February When we were in junior high school, my friend Rich and I made a map of the school lunch tables according to popularity. This was easy to do, because kids only ate lunch with others of about the same popularity.
Summer Essay Contest Winner: Pacific University of Oregon About: Emily wrote to tell us how a decision she made as a high school student not only helped her sister but shaped her career path. My older sister was diagnosed with Acute Myeloid Leukemia and had been battling this disease for months.
She had gone through three rounds of chemotherapy and nothing was working. Her doctors decided that the only thing that would save her life was a bone marrow transplant. My entire family got tested and the doctors searched through the worldwide registry of donors.
My twin brother and I were both found to be perfect matches for my sister! That left me, 15 years old, being asked to give up my entire sports season and being asked to make literally a life or death decision. Do I put myself at risk, go through a painful surgery that would cause me to be bed ridden for at least a week or do I not and risk losing my sister for good?
The choice was obvious to me. No matter how many times people asked me if I was sure, I knew that I had to do whatever I could to help my sister fight for her life. In comparison, what I was doing was nowhere near the hardships she was going through.
So while my sister started radiation treatment that caused her to be even more sick, I went under the knife. She was finally in remission! It has now been almost 5 years since the day of her transplant and the day I became a bone marrow donor and I am happy to say that she has been cancer-free ever since!
This experience not only shaped who I have been but also who I want to be. I am now majoring in Psychology in hopes of pursuing a career in Child Life Specialty to work with kids and their families who are going through similar situations as me and my family! Wichita State University About: Sometimes, we all need to take care of ourselves.
Ellen Walker wrote to us to explain how she came to this conclusion and how it will help her become better at her job of advocating for the health of others.
Last year, I was offered a position working with children with special needs.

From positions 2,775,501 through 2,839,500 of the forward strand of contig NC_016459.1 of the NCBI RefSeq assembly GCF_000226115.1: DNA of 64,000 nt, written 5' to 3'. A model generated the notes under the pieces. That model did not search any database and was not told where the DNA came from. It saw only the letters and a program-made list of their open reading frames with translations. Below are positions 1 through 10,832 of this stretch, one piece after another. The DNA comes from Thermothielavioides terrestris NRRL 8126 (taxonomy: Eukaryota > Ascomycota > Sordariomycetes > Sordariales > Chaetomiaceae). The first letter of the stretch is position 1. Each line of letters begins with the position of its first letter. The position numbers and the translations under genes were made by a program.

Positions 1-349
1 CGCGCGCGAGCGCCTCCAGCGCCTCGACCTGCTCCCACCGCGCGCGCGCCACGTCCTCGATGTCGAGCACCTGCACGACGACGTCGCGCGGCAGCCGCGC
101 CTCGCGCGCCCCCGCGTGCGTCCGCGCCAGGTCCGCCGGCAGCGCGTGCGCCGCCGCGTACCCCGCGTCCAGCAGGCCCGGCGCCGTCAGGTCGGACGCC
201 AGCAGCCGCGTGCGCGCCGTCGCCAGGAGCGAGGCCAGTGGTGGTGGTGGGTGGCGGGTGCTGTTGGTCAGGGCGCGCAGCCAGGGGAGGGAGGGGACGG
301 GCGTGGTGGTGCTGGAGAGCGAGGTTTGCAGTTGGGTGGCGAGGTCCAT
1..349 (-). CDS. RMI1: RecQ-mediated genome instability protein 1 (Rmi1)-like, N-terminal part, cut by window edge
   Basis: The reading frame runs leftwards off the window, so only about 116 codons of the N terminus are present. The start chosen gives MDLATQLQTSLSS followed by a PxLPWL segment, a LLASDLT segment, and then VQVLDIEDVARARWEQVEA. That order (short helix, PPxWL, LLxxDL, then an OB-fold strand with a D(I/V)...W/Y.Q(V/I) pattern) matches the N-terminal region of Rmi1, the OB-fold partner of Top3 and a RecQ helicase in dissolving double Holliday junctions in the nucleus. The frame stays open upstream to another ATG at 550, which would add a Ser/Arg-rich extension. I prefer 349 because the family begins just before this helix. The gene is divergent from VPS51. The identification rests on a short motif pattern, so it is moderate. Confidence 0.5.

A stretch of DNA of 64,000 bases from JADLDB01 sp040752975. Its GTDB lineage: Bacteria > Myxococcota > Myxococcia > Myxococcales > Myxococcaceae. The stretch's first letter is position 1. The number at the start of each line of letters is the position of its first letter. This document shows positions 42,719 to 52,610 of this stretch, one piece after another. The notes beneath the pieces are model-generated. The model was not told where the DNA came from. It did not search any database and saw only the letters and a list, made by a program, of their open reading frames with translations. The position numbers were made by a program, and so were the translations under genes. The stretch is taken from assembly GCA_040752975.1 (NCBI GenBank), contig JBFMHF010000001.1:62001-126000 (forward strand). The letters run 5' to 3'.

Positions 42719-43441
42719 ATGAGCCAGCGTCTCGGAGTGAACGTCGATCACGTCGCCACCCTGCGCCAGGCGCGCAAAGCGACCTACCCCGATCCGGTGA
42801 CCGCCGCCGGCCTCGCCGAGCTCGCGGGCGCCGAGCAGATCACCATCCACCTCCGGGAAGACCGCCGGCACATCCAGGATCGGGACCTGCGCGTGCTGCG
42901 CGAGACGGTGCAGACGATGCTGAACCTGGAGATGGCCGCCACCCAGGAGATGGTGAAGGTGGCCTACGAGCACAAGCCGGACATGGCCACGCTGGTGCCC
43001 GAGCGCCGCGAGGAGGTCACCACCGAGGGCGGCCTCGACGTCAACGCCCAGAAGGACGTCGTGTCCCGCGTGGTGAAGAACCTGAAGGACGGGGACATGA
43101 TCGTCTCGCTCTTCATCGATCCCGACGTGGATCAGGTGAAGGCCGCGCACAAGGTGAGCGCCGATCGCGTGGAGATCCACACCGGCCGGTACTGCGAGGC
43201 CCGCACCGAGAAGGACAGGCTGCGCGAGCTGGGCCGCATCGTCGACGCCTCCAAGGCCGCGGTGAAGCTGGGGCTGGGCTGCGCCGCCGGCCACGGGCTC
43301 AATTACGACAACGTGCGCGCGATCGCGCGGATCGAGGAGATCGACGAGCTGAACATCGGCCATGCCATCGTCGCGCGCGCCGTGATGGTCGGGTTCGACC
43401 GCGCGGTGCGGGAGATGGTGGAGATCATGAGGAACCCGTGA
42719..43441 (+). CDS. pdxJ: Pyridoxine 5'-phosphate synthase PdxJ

It would polish off a resume of volunteer experience with a job that promised a future and a chance for long-term employment. I was thrilled to be offered the job and immediately accepted. My personal life had been a little rocky recently, but all of those troubles faded as I went through training.
But as soon as I began the actual work, things resurfaced. My family suffered a great loss two years ago when my grandfather committed suicide. It was a shock, and something we will never forget. Mental illness is a real struggle with real consequences. Since that loss, I have discovered this truth, both in myself and in those whom I love most.
I have struggled with depression and have been fortunate enough to have others share their own struggles with me. I knew it was affecting me, and I was doing everything in my power to continue living a healthy life that would one day lead me to advocate for others who shared similar or greater struggles.
I realized very quickly that the children I spent time with at work hit a nerve. They were wonderful and talented, full of goodness and life. They also struggled to communicate when they were suffering, could not or did not know how to ask for help, and often seemed afraid or nervous about things that occurred in daily life.
These children reminded me of myself, in a way almost too much to bear. This added stress was too much, and I knew that it would be a disservice to both myself and to these beautiful children to keep my job. I needed to be healthy in order to serve well, so I quit this job which offered so much of a future, and I searched for a low-stress job that would pay the bills while I continued to receive the help that I needed and to work through my illness.
To make this decision, I used the knowledge that in order to fully give, we must be able to receive. It was my time to receive help so that I can give fully in the future.
I had to get healthy so that in the future I may advocate for the health of those on the margins of society; and when I think about this outcome, there is no doubt in my mind that I made the right choice. University of Houston About: In life sometimes we are faced with the decision to be brave or to run from a perilous situation.
Her decision to be brave in the face of danger is an inspiration to us and those who know her story.Congratulations to our Pro-Life Essay Contest winners!Junior Category1st--Ashley Osbahr2nd--Cathy Wenske3rd--John WenskeSenior Category1st--Peter Stockton2nd--Ruthy Vaughn. Andrew Merton is a journalist, essayist, and poet.
Publications in which his journalism and essays have appeared include Esquire, Ms. Magazine, The New York Times Magazine, Boston Magazine, The Boston Globe, and the Green Mountain Review..
His book Enemies of Choice: The Right-To-Life Movement and Its Threat to Abortion, was published by Beacon Press in Jan 12, · This contest is for students in grades 7– 7th–8th Grade Instructions. Students in grades 7 and 8 should write a – word pro-life essay on the topic “How would you give a pro-life response to your peers (classmates) who think abortion should continue to be legal and accessible to everyone who wants one?”.
National Right to Life PAC National Right to Life Victory Fund National Right to Life Convention NRL News Today Pro-Life Perspective Association for Interdisciplinary Research in Values & Social Change.
Take Action. Learn how you can elect pro-life candidates and pass state and federal pro-life laws! Your Essay: Please select the topic question your essay addresses: Topic 1: How do Keating’s and Roark’s paths to success differ?
Which one in the end is the real .